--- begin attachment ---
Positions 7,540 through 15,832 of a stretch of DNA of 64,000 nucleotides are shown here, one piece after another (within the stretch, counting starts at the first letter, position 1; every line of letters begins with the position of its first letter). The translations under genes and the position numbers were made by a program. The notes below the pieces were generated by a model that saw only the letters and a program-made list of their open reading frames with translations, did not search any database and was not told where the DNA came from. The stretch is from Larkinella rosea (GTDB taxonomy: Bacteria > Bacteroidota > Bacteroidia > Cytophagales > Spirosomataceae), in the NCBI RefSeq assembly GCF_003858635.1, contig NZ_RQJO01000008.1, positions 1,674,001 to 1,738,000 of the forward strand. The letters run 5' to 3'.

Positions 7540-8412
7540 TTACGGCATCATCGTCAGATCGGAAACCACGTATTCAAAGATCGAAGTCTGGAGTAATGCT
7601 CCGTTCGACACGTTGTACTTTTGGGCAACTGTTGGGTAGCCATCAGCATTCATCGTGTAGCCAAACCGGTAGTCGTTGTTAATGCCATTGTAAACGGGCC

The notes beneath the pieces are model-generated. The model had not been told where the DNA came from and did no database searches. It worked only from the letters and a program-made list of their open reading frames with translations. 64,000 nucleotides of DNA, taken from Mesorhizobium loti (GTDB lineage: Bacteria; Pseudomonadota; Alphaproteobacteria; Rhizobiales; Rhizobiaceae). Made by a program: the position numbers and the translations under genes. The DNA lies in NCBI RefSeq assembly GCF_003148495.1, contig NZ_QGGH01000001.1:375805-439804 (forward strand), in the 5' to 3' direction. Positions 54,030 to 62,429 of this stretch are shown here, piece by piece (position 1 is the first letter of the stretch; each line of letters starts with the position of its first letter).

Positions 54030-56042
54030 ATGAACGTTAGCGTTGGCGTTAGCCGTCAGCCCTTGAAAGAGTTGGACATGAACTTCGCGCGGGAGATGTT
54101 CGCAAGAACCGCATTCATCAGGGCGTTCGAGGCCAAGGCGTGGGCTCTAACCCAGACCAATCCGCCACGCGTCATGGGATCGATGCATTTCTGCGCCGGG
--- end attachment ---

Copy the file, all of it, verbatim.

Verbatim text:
Positions 7,540 through 15,832 of a stretch of DNA of 64,000 nucleotides are shown here, one piece after another (within the stretch, counting starts at the first letter, position 1; every line of letters begins with the position of its first letter). The translations under genes and the position numbers were made by a program. The notes below the pieces were generated by a model that saw only the letters and a program-made list of their open reading frames with translations, did not search any database and was not told where the DNA came from. The stretch is from Larkinella rosea (GTDB taxonomy: Bacteria > Bacteroidota > Bacteroidia > Cytophagales > Spirosomataceae), in the NCBI RefSeq assembly GCF_003858635.1, contig NZ_RQJO01000008.1, positions 1,674,001 to 1,738,000 of the forward strand. The letters run 5' to 3'.

Positions 7540-8412
7540 TTACGGCATCATCGTCAGATCGGAAACCACGTATTCAAAGATCGAAGTCTGGAGTAATGCT
7601 CCGTTCGACACGTTGTACTTTTGGGCAACTGTTGGGTAGCCATCAGCATTCATCGTGTAGCCAAACCGGTAGTCGTTGTTAATGCCATTGTAAACGGGCC

The notes beneath the pieces are model-generated. The model had not been told where the DNA came from and did no database searches. It worked only from the letters and a program-made list of their open reading frames with translations. 64,000 nucleotides of DNA, taken from Mesorhizobium loti (GTDB lineage: Bacteria; Pseudomonadota; Alphaproteobacteria; Rhizobiales; Rhizobiaceae). Made by a program: the position numbers and the translations under genes. The DNA lies in NCBI RefSeq assembly GCF_003148495.1, contig NZ_QGGH01000001.1:375805-439804 (forward strand), in the 5' to 3' direction. Positions 54,030 to 62,429 of this stretch are shown here, piece by piece (position 1 is the first letter of the stretch; each line of letters starts with the position of its first letter).

Positions 54030-56042
54030 ATGAACGTTAGCGTTGGCGTTAGCCGTCAGCCCTTGAAAGAGTTGGACATGAACTTCGCGCGGGAGATGTT
54101 CGCAAGAACCGCATTCATCAGGGCGTTCGAGGCCAAGGCGTGGGCTCTAACCCAGACCAATCCGCCACGCGTCATGGGATCGATGCATTTCTGCGCCGGG